Despite the festive decorations, we couldn’t help getting distracted by all the sumptuous winter wares festooning the mannequins in the Men’s Shop. Here’s the best of what we saw at the store—and links to help you get these looks online.
Though the guide is stocked with a range of outerwear from uptown overcoats to summit-ready mountain gear, we were inspired by the year-round versatility, and all-around badness*, of a leather jacket.
Throw one on over a T-shirt and jeans in warmer months, and you’re basically Marlon Brando. Fast-forward 30 years, grab a guitar, and you’re Joe Strummer. Add a rebel streak to your shirt and tie with a trim-fitting leather jacket, and you’re straight out of GQ.
When it comes to braving colder months, it’s a simple question of creative layering. If you like your leather to fit trim and streamlined, like the Italian-made bomber above, underpin it with a toasty thermal or cashmere sweater, then add a scarf, hat and/or gloves on top. If you opt for a looser-fitting fatigue style, like the caramel-colored number below, you can get more creative with chunky knits underneath—we even saw a member of our visual merchandising team sport a denim jacket under his leather coat just yesterday.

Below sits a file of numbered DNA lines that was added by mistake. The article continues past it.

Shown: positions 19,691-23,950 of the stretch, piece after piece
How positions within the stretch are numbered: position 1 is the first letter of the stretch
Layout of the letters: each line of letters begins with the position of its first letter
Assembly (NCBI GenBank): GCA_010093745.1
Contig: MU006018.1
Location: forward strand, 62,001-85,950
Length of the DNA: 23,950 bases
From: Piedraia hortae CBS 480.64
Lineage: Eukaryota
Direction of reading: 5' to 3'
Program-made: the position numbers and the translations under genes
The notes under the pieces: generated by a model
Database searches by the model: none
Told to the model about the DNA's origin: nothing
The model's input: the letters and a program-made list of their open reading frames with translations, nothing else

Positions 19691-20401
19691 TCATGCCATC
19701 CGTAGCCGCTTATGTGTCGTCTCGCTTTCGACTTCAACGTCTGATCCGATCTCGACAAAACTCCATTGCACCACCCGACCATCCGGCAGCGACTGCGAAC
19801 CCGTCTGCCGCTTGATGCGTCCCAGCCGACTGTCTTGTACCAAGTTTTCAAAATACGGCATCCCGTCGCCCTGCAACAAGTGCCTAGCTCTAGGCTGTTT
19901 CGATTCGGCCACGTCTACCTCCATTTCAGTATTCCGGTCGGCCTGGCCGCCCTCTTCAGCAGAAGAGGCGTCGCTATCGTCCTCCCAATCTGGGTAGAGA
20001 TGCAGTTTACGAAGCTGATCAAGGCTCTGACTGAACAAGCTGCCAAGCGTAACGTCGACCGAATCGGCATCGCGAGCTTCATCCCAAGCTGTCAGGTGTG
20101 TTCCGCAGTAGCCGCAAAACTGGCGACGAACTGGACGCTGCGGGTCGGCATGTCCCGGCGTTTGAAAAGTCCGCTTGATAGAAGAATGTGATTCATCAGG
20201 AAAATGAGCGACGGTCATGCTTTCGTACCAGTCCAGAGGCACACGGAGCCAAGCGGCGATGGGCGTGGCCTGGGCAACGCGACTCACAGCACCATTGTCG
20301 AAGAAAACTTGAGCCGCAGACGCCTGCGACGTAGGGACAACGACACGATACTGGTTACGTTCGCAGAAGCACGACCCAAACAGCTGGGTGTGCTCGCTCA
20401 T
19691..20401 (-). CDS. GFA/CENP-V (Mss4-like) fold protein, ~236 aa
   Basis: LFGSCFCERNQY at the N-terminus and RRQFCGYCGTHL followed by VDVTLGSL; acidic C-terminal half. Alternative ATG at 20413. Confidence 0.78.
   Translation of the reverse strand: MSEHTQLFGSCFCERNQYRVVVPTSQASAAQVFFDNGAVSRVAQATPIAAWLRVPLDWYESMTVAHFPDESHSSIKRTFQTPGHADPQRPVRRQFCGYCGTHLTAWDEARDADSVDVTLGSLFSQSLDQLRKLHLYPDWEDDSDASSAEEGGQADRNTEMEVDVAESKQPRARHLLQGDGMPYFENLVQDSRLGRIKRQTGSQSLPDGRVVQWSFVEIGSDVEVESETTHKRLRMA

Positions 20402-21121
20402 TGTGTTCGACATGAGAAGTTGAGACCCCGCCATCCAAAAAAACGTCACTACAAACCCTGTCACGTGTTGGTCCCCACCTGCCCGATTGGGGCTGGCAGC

Check out a few more favorites below, then shop our full selection of leather jackets.
*Speaking of badness: Did you catch Spike Lee’s 25th-anniversary special on Michael Jackson’s Bad last week, in which Kanye West confirms that Jackson’s black leathers in the 1987 Martin Scorsese-directed short film (Part 1 | Part 2) still influence his stage wardrobe to this day? Check out the trailer.
A traditional topcoat doesn’t have to be your only weapon once the weather starts to turn. GQ has been all about creative layering options for fall and winter in recent issues, and we’re fully on board. Here, outdoor gear blends seamlessly with tailoring for cool visual contrast—and a smart way to stay dry on your morning commute or en route to a rainy-night date.